BioMed Research International

BioMed Research International / 2014 / Article
Special Issue

Translational Research in Peripheral Nerve Repair and Regeneration

View this Special Issue

Research Article | Open Access

Volume 2014 |Article ID 689127 | 7 pages | https://doi.org/10.1155/2014/689127

The Multiple Silicone Tube Device, “Tubes within a Tube,” for Multiplication in Nerve Reconstruction

Academic Editor: Stefano Geuna
Received13 Jan 2014
Accepted14 Mar 2014
Published17 Apr 2014

Abstract

Multiple nerve branches were created during the regeneration procedure after a nerve injury and such multiple branches are suggested to be used to control, for example, prosthesis with many degrees of freedom. Transected rat sciatic nerve stumps were inserted into a nine mm long silicone tube, which contained four, five mm long, smaller tubes, thus leaving a five mm gap for regenerating nerve fibers. Six weeks later, several new nerve structures were formed not only in the four smaller tubes, but also in the spaces in-between. The 7–9 new continuous nerve structures, which were isolated as individual free nerves after removal of the tubes, were delineated by a perineurium and contained both myelinated and unmyelinated nerve fibers as well as blood vessels. Stimulation of the proximal nerve elicited contractions in distal muscles. Thin metal electrodes, inserted initially into the smaller tubes in some experiments, became embedded in the new nerve structures and when stimulated contractions of the distal muscles were observed. The “tubes within a tube” technique, creating multiple new nerves from a single “mother” nerve, can be used to record multiple signals for prosthetic device control or as sources for supply of multiple denervated targets.

1. Introduction

The clinical treatment of nerve injuries is complex and the outcome depends on a variety of factors; one of them is performing an optimal reconstruction of the severed nerve trunk. In some of these situations, multiplication of the proximal nerve trunk would be advantageous, like in encountering extensive traumatic brachial plexus injuries and/or when multiple targets, supplied by a single nerve, are denervated, as well as when multiple signals for prosthetic arm/hand device control are required.

An artificial limb, in particular arm/hand prosthesis, must be endowed with several motors for the control of the movements of individual fingers, the wrist, the elbow, and the shoulder [1]. Today, there are robot hands existing with 16–24 degrees of freedom of movement (DOF) [27], which are values close to the 21 DOF of the human hand [2]. It is difficult to obtain a sufficient number of nerve signals to run such a complicated prosthesis. Moreover, there are around 17000 receptors in a human hand, so if sensory feedback is considered, the number of required contact points increases dramatically. A solution for motor control of an advanced prosthesis could be implantable electrodes with high spatial resolution, which via telemetry could be used to control the artificial limb. Electrode arrays with up to 100 electrodes have been used for recordings in peripheral nerves [8]. External electrodes, picking up myoelectrical (EMG) signals, can also be utilized, but again the numbers of signals are limited. There are also problems with the attachments of the electrodes to the skin. Still, it has been demonstrated that EMG signals can be used to control a hand prosthesis with several degrees of freedom [9, 10].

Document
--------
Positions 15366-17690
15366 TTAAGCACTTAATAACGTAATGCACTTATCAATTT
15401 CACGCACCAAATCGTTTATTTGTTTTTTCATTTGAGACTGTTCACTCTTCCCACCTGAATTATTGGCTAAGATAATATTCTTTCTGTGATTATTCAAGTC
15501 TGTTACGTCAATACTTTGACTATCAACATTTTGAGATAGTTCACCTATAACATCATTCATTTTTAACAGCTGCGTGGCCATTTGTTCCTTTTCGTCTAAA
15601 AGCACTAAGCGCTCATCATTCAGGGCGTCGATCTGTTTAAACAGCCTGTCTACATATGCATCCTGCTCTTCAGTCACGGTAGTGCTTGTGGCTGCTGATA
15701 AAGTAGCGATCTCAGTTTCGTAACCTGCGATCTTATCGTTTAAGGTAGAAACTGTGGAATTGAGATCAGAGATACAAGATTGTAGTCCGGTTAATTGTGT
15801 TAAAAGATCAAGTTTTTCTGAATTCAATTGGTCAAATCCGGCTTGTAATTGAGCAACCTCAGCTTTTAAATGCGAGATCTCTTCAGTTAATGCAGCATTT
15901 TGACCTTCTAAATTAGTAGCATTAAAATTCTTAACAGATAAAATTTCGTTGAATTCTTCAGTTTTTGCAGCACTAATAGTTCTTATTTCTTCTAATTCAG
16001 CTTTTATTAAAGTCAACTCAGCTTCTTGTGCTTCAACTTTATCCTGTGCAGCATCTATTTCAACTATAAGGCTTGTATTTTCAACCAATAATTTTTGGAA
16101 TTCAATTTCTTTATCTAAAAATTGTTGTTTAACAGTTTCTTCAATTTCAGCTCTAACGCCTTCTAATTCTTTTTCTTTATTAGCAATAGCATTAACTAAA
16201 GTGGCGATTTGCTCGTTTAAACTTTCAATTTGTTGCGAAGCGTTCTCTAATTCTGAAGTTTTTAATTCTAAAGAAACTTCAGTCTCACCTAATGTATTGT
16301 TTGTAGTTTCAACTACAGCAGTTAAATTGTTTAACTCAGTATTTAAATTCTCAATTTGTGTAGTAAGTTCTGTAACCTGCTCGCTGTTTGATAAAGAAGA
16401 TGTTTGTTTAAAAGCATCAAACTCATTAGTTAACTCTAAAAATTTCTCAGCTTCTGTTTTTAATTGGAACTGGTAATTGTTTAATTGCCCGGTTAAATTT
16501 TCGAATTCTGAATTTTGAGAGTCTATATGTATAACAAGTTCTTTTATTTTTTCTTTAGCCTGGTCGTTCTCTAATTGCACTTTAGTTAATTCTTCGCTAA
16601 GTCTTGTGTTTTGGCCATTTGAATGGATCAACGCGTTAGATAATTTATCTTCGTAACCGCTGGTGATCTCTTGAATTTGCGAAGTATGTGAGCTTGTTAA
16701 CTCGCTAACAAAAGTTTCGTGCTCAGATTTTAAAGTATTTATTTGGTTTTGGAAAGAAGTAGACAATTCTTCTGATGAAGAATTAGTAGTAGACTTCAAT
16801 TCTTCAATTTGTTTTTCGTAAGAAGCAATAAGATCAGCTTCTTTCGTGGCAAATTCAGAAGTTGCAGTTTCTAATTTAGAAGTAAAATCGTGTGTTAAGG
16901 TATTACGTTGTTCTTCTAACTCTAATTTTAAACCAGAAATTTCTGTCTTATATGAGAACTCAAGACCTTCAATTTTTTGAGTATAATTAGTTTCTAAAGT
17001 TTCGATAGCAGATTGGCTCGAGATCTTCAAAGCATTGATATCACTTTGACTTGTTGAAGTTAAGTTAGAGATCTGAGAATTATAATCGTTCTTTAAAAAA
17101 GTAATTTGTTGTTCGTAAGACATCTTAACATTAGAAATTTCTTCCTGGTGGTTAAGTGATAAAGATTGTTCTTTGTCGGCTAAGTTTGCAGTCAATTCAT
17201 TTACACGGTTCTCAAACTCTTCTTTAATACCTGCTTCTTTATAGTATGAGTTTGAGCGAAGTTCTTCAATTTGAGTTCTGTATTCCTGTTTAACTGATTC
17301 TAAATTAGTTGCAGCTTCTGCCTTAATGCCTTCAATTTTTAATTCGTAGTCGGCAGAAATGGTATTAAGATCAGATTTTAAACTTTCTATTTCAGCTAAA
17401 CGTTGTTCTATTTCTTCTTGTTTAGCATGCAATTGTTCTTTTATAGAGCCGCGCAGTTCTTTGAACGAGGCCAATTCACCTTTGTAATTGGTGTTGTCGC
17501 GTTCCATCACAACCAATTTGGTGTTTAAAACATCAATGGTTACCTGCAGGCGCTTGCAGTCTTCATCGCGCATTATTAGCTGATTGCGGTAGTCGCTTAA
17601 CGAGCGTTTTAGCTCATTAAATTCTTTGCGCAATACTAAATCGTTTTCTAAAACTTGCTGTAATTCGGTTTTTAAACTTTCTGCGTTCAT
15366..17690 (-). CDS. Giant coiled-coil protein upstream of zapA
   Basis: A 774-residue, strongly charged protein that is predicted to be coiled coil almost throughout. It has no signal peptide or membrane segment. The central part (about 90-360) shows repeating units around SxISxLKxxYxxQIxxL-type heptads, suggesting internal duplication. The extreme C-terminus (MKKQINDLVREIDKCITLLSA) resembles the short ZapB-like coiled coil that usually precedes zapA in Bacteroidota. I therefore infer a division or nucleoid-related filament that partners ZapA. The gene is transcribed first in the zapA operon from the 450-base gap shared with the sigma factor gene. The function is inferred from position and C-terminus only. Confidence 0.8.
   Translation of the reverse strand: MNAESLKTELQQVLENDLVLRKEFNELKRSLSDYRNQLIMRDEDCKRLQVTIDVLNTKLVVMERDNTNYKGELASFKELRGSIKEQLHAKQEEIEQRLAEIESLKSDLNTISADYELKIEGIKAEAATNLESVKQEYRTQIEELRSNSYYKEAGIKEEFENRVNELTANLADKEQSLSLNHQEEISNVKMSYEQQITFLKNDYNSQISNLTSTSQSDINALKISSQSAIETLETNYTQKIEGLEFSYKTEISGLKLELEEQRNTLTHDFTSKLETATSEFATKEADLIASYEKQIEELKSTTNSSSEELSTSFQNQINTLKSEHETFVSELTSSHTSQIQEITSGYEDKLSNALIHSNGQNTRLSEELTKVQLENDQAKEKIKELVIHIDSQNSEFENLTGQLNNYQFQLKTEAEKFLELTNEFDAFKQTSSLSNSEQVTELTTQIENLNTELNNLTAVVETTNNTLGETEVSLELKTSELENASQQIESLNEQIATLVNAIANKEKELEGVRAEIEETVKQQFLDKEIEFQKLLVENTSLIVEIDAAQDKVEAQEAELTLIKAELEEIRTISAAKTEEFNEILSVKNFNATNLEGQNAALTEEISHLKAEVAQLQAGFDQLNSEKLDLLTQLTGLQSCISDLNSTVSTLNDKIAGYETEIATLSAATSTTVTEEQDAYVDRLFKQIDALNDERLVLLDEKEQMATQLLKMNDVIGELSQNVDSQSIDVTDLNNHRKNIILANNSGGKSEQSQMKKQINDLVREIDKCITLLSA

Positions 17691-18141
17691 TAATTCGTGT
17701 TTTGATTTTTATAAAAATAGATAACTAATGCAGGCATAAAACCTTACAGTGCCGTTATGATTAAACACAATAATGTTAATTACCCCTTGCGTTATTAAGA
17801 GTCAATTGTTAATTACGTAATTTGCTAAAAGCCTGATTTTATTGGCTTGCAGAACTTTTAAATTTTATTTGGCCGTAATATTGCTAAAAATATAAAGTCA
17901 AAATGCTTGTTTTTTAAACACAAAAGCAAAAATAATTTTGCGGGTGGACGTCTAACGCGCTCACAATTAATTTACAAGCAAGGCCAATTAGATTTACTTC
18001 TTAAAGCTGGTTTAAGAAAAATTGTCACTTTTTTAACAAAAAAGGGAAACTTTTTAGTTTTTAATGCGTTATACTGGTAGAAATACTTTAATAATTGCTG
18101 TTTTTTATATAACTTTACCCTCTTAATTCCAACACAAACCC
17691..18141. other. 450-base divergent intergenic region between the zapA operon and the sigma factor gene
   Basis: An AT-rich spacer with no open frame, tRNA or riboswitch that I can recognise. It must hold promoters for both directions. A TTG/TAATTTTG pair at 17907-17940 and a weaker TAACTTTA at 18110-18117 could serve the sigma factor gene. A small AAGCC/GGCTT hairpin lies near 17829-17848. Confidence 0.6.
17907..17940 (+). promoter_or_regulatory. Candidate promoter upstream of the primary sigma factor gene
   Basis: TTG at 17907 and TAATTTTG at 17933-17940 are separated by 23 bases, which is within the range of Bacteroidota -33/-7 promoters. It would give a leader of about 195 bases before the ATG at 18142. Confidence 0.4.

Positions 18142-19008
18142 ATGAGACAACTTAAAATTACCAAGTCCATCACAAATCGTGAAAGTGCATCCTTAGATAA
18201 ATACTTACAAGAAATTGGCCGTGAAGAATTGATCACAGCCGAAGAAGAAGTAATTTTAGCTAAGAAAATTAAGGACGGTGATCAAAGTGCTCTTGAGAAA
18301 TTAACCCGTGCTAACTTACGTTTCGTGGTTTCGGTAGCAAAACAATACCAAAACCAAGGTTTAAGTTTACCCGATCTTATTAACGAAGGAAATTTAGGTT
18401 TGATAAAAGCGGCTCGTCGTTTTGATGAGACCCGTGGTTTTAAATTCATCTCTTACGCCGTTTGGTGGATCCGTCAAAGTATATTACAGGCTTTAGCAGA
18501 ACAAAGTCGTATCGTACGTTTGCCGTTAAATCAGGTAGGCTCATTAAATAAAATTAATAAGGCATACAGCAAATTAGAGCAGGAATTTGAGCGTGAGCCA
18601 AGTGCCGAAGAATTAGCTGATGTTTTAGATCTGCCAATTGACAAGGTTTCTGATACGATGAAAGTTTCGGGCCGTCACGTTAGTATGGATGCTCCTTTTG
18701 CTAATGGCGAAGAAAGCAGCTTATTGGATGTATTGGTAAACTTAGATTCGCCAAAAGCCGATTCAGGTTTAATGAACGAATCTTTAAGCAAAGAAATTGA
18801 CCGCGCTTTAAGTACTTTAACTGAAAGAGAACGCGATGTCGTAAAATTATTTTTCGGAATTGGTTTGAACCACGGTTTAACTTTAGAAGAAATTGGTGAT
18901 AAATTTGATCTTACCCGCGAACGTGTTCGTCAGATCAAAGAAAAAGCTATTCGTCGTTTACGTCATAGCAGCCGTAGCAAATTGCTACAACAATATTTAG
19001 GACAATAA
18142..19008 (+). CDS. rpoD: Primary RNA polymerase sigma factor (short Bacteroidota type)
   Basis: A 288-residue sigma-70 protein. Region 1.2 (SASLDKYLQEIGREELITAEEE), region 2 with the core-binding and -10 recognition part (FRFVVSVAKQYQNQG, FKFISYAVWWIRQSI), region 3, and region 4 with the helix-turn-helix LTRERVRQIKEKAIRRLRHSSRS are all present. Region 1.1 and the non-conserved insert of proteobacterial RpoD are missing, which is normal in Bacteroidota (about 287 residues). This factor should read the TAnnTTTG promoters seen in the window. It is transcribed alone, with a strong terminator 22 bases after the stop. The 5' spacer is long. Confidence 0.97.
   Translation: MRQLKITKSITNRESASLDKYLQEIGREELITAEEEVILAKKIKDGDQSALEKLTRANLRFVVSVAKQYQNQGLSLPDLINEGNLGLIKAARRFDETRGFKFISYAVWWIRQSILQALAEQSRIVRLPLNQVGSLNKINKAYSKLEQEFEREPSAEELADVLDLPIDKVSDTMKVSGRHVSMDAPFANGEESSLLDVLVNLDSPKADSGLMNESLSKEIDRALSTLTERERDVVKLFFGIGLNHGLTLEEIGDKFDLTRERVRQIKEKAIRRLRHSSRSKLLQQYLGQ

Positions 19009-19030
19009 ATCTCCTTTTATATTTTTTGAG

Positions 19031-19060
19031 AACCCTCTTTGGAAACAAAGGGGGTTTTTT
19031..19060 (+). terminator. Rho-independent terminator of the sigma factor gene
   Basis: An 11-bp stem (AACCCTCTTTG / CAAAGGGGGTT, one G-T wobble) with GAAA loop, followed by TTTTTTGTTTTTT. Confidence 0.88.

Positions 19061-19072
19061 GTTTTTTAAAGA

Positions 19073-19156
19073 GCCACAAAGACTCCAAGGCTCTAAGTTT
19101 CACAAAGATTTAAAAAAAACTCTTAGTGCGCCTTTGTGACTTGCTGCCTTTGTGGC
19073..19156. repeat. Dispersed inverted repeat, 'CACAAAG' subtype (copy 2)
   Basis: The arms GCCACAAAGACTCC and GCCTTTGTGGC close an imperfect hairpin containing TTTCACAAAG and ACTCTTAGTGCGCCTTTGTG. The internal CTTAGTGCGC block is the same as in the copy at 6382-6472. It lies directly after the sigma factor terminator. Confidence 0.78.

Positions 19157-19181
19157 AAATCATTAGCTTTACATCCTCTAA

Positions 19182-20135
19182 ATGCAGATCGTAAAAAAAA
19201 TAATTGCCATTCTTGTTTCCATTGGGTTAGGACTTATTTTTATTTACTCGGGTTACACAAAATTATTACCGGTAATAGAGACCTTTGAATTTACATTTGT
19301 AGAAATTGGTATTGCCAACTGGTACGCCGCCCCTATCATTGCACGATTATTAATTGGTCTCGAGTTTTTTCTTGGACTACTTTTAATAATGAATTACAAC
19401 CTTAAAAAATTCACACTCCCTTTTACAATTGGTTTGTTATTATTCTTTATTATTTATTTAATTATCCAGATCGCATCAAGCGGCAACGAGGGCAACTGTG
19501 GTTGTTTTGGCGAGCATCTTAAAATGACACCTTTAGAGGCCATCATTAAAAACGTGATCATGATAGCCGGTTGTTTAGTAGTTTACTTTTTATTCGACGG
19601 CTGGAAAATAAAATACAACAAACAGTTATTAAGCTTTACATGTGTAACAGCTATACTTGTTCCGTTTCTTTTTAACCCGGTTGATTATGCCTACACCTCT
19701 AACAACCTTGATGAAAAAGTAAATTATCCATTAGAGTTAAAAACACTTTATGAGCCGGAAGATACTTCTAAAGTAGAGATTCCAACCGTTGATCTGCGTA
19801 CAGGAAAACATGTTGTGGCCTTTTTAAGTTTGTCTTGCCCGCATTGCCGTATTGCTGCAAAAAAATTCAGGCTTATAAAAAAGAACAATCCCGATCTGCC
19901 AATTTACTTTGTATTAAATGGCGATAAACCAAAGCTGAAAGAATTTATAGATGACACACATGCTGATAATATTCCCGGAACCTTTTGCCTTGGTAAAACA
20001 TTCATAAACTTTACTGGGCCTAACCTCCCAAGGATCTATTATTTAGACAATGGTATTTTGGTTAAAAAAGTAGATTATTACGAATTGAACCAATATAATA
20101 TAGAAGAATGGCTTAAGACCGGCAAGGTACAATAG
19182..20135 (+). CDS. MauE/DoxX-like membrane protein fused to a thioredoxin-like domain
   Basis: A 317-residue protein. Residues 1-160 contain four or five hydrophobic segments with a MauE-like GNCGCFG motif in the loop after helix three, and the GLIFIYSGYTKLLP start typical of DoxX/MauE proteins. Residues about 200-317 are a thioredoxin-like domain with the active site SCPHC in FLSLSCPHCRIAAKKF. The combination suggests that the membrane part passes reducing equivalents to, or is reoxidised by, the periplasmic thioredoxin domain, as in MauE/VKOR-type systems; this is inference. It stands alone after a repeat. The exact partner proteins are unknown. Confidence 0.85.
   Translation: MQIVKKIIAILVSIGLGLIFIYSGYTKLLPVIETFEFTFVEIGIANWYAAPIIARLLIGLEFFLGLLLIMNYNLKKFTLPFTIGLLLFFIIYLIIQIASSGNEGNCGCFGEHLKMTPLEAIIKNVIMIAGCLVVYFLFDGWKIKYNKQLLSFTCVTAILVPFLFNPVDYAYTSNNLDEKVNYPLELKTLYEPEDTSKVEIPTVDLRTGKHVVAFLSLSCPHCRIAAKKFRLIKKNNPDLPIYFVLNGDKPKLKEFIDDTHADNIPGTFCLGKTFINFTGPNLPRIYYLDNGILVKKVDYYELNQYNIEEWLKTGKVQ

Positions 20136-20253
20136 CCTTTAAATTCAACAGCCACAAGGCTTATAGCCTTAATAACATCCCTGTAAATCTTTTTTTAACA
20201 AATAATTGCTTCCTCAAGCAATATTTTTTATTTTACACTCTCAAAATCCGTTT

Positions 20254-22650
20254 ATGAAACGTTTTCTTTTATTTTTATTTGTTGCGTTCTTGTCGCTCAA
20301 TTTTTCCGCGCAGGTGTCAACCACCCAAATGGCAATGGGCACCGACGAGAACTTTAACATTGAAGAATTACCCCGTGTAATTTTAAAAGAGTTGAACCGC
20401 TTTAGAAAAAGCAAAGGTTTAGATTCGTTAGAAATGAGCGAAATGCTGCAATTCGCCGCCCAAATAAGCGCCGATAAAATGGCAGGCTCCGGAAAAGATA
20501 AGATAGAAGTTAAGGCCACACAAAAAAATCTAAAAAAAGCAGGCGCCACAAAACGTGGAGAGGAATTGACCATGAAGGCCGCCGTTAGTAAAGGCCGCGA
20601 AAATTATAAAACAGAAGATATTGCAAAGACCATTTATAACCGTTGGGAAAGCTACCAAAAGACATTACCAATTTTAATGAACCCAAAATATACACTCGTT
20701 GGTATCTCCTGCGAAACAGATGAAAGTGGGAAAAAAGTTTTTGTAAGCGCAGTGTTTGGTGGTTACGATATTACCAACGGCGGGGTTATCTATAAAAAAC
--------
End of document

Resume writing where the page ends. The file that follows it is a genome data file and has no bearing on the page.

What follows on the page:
For invasive electrodes, one possibility would be to increase the number of fascicles in a severed nerve. Assume that a nerve can be divided into two, three, or more parts. Then, one would be able to selectively address two, three, or more individual nerve trunks or even fascicles. We hypothesize that splitting of a nerve into multiple parts can offer a solution to increase the number of signals required for an advanced arm/hand prosthesis. Interestingly, it has been demonstrated that a severed nerve can be redirected to several new muscles, thus creating a platform for EMG control of a prosthetic device [1113]. This technique is referred to as targeted reinnervation [14] and it can also be used for sensory feedback.

If the continuity of a peripheral nerve is disrupted, then it too can be repaired by joining the severed ends via a tube [1518]. A new nerve trunk forms in the tube and nerve fibers grow from the proximal to the distal nerve within a few weeks depending on the distance between the nerve ends.

In the present study, we tested if smaller tubes, inserted within a larger tube, could be used to create multiple new nerves or “fascicles,” thus offering the possibility to obtain multiple signals from one and the same nerve. Such a “Matruschka” or Russian doll approach could be used for bidirectional interfacing of a nerve or as a supply for multiple denervated end organs as in traumatic brachial plexus injuries. To test this possibility, we repaired the rat sciatic nerve by one large tube containing four smaller ones. This setting resulted in the formation of up to nine new fascicles (i.e., minor nerve trunks), each of which was surrounded by a perineurial-like structure. We could also show that these new nerves could be stimulated to induce muscle contraction distal to the site of nerve reconstruction.

2. Materials and Methods

2.1. Tubes with Multitubes

Two variations of silicone tubes were used: one without (Figures 1(a) and 1(c)) and one with electrodes (Figures 1(b) and 1(d)). In the former construct, the outer tube was nine mm long and with an outer diameter of three mm and inner diameter of two mm. In this tube, four, five mm long, tubes, with an outer diameter of 0.8 mm and inner diameter of 0.5 mm, were inserted. For nerves receiving electrodes, the same basic design was used, but now a longer tube was attached to the outer chamber in a T-like manner to host the electrode connections (Figures 1(b) and 1(d)). In this paradigm, two of the four inner tubes were endowed with 30 μm thick (5 μm isolation, 25 μm conductor) Pt (90)/Ir (10) electrodes (Goodfellow, England). The isolation was removed from 3 mm of the electrode within the small tubes.